The Tramp Nano is ImmersionRC’s attempt at a nano sized video transmitter - but this one is different in a couple of ways. First, and most importantly, this video transmitter is capable of an output power of up to 500mW (25, 200, 350, 500mW).
The Flywoo Goku TX-Nano is a nano sized video transmitter and weighs in at just 1.4g without antenna and 2.3g including the antenna. The solder pads are very spacious and easy to solder to. Those are definitely the biggest pads I have ever seen on a nano sized VTX.
The VTX can be switched between 25, 50, 100, 200 and 450mW. Power and channel can be switched with the on-board button or via IRC Tramp protocol.
The BetaFPV M02 VTX is BetaFPV’s newest addition in the Nano VTX segment. I always liked the BetaFPV VTX’, because you can connect your FPV cam directly to it and from there wire everything to your flight controller - it is just a way cleaner setup in my opinion.
The M02 has a couple of very interesting tricks up its sleeve, some features that I have not yet seen on any other video transmitter of its size.
The EMAX Tinyhawk 2 Freestyle is the third micro quad released by EMAX that is built on basically the same stack as the Tinyhawk 2 and the Tinyhawk 2 Race both of which I have reviewed before.
Both are super solid quads that you can have a lot of fun with. One to fly at home and one aimed at micro racers. I have put a couple of hundred packs through each of them and have especially been enjoying the Tinyhawk 2 Race. Now lets have a look at the newest addition to the Tinyhawk 2 family.
The one thing that was annoying me with BetaFPV’s Lite Radio 2 is the power up/down time - you need to press that power button for what feels like an eternity to switch the radio on or off.
Unfortunately with OpenTX 2.2.x you cannot adjust the time needed to press to button to power cycle it, with 2.3.x you can. According to this thread in the Betaflight OpenTX fork you can run 2.3.x without any bigger issues (Big thank you to user knoopx for trying that out).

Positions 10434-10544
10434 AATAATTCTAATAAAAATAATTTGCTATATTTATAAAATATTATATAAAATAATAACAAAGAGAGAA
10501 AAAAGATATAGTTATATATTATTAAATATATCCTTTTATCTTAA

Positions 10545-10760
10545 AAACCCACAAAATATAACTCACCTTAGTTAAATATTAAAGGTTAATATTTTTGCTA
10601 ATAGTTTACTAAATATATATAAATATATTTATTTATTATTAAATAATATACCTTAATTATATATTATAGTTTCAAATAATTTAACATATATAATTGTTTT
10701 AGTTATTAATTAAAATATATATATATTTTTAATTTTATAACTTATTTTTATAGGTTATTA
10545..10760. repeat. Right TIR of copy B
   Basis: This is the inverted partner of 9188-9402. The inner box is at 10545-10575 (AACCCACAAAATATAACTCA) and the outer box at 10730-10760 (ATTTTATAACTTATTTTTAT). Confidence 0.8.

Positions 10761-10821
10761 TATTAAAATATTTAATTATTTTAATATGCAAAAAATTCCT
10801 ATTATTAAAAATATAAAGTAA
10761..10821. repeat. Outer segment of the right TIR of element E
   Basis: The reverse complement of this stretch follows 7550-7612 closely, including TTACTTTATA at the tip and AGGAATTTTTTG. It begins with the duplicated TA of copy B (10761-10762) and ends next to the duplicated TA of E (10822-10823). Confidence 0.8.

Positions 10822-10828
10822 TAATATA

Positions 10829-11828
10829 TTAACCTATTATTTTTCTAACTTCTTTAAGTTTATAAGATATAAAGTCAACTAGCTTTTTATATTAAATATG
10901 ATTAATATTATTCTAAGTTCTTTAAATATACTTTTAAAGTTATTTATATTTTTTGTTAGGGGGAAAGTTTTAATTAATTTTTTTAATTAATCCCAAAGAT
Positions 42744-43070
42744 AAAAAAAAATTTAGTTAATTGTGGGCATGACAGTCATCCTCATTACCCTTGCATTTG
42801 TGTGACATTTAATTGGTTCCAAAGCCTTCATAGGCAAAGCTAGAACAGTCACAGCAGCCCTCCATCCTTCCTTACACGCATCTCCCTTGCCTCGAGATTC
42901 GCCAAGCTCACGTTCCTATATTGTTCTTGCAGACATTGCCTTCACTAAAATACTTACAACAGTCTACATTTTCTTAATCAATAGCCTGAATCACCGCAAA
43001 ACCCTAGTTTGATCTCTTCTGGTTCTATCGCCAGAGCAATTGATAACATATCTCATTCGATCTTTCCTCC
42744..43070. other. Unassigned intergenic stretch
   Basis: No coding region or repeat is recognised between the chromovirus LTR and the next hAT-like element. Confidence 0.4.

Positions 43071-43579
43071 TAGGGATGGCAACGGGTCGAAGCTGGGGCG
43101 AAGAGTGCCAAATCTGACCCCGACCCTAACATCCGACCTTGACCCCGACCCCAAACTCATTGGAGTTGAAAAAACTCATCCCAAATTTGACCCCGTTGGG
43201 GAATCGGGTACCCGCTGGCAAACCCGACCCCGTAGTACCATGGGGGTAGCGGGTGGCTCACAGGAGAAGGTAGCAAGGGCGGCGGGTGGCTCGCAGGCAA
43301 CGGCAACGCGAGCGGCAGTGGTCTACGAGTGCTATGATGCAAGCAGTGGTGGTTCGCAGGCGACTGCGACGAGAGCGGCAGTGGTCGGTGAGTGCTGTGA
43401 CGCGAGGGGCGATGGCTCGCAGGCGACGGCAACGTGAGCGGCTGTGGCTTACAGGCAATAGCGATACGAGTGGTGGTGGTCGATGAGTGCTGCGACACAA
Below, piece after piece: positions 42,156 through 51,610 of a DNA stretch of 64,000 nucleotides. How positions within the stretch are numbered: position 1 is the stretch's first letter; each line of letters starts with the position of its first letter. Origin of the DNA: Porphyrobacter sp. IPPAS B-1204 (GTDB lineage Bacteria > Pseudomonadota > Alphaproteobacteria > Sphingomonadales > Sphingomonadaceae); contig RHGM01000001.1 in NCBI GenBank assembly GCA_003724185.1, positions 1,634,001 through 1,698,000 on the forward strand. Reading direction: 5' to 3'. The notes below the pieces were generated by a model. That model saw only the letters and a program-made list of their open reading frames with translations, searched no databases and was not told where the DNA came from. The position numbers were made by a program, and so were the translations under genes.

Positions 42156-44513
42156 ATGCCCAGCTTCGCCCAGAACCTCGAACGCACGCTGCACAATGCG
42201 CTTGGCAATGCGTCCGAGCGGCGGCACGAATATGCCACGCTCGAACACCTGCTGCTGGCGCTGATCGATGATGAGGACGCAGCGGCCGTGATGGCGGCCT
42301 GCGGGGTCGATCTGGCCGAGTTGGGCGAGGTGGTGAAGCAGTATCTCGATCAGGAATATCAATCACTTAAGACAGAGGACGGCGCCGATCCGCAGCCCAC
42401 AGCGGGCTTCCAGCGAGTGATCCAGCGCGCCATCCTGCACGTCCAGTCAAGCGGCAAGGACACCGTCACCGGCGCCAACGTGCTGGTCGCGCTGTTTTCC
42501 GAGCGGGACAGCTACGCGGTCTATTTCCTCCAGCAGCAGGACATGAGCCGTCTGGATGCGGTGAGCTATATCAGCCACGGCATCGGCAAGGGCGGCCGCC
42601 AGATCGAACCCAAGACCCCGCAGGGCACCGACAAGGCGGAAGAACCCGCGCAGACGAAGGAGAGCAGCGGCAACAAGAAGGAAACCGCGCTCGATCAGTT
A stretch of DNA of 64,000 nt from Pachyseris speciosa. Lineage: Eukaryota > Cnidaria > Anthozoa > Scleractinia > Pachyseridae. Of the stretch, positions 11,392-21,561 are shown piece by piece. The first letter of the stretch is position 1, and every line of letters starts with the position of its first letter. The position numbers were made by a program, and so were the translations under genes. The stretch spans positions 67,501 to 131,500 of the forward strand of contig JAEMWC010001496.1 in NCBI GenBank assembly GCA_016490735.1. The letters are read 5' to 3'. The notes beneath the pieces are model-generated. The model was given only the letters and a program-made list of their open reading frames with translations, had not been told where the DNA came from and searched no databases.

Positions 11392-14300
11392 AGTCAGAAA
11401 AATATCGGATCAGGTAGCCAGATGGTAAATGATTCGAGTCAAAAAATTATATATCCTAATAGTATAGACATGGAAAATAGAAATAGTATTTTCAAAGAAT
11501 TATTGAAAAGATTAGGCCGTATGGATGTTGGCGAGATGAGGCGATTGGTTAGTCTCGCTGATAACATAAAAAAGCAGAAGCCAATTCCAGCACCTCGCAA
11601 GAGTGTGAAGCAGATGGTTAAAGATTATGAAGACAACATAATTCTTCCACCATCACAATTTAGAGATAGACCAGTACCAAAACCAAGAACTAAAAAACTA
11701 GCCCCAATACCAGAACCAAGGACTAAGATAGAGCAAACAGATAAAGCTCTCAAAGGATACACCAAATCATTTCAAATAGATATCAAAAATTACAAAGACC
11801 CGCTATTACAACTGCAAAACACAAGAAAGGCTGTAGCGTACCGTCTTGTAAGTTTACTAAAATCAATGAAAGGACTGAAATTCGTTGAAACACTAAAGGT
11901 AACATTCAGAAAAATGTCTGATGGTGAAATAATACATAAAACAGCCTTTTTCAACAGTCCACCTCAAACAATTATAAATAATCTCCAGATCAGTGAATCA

I have been asking BetaFPV for quite some time for an AIO with blackbox - obviously I was not the only one.
This toothpick sized flight-controller comes with 20A ESC’s and 8MB flash for blackbox logging. But the blackbox is not its only selling point. Apart from that it also comes with three full UARTS. Since it is tootphick sized, it will unfortunately not fit into most whoop frames.
BetaFPV’s LiteRadio 2 is a low priced transmitter aimed at newcomers to the hobby. This is quite a step up from their toy grade first iteration of this radio. In my opinion those two versions are not even worth being compared to each other, instead I will be comparing it to FrSky’s X-Lite (Pro) throughout this article.
There are two versions of the LiteRadio 2 - one for FrSky receivers, supporting the D8 and D16 protocol. And one version for the Bayang protocol which is often used in Silverware enabled whoops.
You can get the LiteRadio 2 in Mode 1 or Mode 2. If you are just starting out - go with Mode 2 - that is basically the de-facto default layout most of the people in the quadcopter hobby are using (throttle and yaw on the left gimbal, roll and pitch on the right one).
I was pretty excited when I saw that there are Xing motors in the whoop form factor. I really like the iFlight Xing motors and run them on my 5” rigs and my cinewhoop.
Not only do I like their nice and roundish design quite a lot, but they also prove to be very reliable and most importantly durable.
The iFlight Green Hornet is a RTF Cinewhoop that comes in a couple of different variations. It is intended for cinematographic footage and is the smaller brother of the BumbleBee.
With a prop size of 3” the Green Hornet is made to carry a GoPro (or any other HD cam of your choice) for nice HD footage.
This model has been kindly sent to me by Banggood for the purpose of a review.